Reframing Our Approach to Treatment and Prevention of Diabetic

Reframing Our Approach to Treatment and Prevention of Diabetic

We know by now that we need to eat the right foods, need to work out, and do stuff that is healthy for us. Because maintaining good health does not happen by accident, it requires work and smart lifestyle choices. But sometimes when we wake up at 6 am to hit the gym before work or shunning the donuts in breakfast, it’s easy to lose sight of for what are we doing all these. So here are some top articles choices that can keep you motivated to lead a healthy lifestyle and keep diseases at bay.

Reframing Our Approach to Treatment and Prevention of Diabetic Foot Complications

Mrs. Smith is in her mid-40s, she is an occupational nurse and is always on her feet. About 15 years ago, Mrs. Smith was diagnosed with diabetes. In addition to her diabetes she has high cholesterol, hypertension, and a history of mild angina (chest pain).

Her family doctor prescribed her medications to control her diabetes, blood pressure, and cholesterol level. Despite her efforts in complying with her medication schedule, she started to experience pain in her feet. One morning her foot pain became so unbearable that she scheduled an appointment with a local podiatrist. Diabetic foot assessment revealed that she had a severe infection in both of her feet caused by neuropathy (damaged nerves), poor blood circulation, and poor choice of footwear. She was prescribed medication to treat her infection and a diabetic foot treatment plan was outlined to prevent the likelihood of recurrence. If she had visited the clinic any later than she did, there would have been a high chance of her developing a bone infection which may have required hospitalization.

When Mrs. Smith was asked why she didn’t visit the clinic in a timelier fashion, it was discovered that her decision to withhold pursuing a medical consultation was due to a lack of education of diabetic foot complications and additionally, she was never referred to a podiatrist or another foot specialist by her family doctor. Mrs. Smith’s experience is a typical example where a patient has fallen through a gap in the healthcare system due to the lack of patient education and a poor inter-professional primary care approach to address medical concerns.

Diabetes is a serious chronic disease and can be described as one of the most critical health issues facing Canadians today. As of 2015, diabetes in Canada affected approximately 3.4 million people. The projected number in 2025 is expected to grow to 5 million. Canada, then is facing a 44% increase in diabetes cases over the next decade, which is a significant burden on our healthcare system. Along with this rise, we also expect to see a corresponding upturn in diabetes-related foot problems. For people with diabetes, foot health is an important aspect that demands a watchful eye. Diabetes increases one’s risk of developing nerve damage and poor circulation in one’s feet. These problems often leave the feet vulnerable to complications.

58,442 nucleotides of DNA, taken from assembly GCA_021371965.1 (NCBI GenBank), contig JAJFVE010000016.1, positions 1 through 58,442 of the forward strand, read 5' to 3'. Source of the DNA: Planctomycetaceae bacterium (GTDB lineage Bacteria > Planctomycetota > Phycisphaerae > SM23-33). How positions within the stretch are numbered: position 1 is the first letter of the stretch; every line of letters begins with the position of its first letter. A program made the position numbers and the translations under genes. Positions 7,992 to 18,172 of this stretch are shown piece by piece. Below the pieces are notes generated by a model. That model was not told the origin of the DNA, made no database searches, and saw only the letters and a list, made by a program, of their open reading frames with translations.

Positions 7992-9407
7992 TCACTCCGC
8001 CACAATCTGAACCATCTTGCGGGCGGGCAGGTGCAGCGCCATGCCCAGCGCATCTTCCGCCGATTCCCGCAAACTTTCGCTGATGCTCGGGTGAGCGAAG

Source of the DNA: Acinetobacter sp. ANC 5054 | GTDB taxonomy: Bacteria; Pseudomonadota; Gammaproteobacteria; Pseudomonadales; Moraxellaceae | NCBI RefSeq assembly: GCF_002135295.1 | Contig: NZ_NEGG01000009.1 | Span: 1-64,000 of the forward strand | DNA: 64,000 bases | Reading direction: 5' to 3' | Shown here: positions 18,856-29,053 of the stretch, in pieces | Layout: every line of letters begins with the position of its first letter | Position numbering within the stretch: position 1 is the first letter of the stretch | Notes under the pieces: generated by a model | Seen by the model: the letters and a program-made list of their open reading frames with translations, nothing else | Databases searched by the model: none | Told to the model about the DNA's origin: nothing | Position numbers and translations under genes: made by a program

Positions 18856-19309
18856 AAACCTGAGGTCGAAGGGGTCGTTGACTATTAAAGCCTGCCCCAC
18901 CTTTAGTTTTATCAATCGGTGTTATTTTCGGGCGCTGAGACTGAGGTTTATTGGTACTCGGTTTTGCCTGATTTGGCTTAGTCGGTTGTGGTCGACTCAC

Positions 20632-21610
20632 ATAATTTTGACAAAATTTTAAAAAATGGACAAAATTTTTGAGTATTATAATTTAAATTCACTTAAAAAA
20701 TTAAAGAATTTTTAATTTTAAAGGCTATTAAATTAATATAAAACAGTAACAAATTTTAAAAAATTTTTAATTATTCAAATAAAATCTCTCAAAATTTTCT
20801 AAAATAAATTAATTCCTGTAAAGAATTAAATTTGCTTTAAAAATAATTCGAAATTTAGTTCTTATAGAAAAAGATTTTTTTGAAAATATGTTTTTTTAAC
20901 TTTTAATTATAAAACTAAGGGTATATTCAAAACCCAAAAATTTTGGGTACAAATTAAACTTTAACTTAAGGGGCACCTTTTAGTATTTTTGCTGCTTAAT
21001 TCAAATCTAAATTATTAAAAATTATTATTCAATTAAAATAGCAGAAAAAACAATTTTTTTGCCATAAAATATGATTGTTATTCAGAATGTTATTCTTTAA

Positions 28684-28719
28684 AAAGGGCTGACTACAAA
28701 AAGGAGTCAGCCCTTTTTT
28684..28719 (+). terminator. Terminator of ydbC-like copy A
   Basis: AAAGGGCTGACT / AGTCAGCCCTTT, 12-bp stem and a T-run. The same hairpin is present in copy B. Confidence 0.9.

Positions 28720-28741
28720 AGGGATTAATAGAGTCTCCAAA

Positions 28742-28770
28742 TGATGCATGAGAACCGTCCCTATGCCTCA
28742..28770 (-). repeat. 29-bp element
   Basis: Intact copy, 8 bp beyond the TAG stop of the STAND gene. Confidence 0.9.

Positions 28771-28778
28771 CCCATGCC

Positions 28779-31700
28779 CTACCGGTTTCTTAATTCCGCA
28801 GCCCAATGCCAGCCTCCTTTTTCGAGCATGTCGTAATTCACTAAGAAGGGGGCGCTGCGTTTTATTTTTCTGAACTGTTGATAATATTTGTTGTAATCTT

Among these complications are diabetic foot ulcers – open sores that usually form as a result of skin breaking down – which impose direct health care costs of between $320-$400 million in Ontario alone. Diabetic foot ulcers are common, and can have a significant impact on disability and quality of life if they are not treated properly. It is estimated that every 4 hours in Ontario, a person has a foot or leg amputated as a result of an improperly healed diabetic foot ulcer.

There are a number of ways to reduce the occurrence of diabetic foot complications. However, the CDA Clinical Practice Guidelines for the Prevention and Management of Diabetes in Canada recommends a targeted prevention of diabetic foot ulcers. This includes annual exams by health-care providers and more frequent exams for people at high risk. In literature it is well established that for every dollar spent on ulcer prevention, approximately ten dollars are spent on ulcer healing. The argument has been made to spend smaller amounts of funds on prevention to avoid spending larger amounts on treatment. This approach is intuitively appealing, and highlights the importance of efficient resource allocation in healthcare. Beyond resource allocation, education too is needed to encourage patients’ life-style choices for prevention and management of diabetic foot complications. This education would be aimed at both the patients and primary care providers. Validated screening or diabetic foot-risk assessment tools exist and should be used in conjunction with prevention and education as they go hand in hand with one another. In summary, proper prevention and management of diabetic foot complications, in addition to increasing the availability of screening among patients, may put less limbs at risk and save more money for the healthcare system.

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, Reframing Our Approach to Treatment and Prevention of Diabetic Foot Complications

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This article is written by: Paul Rooprai, Kim Rooprai, and Dr. Ajai Rooprai

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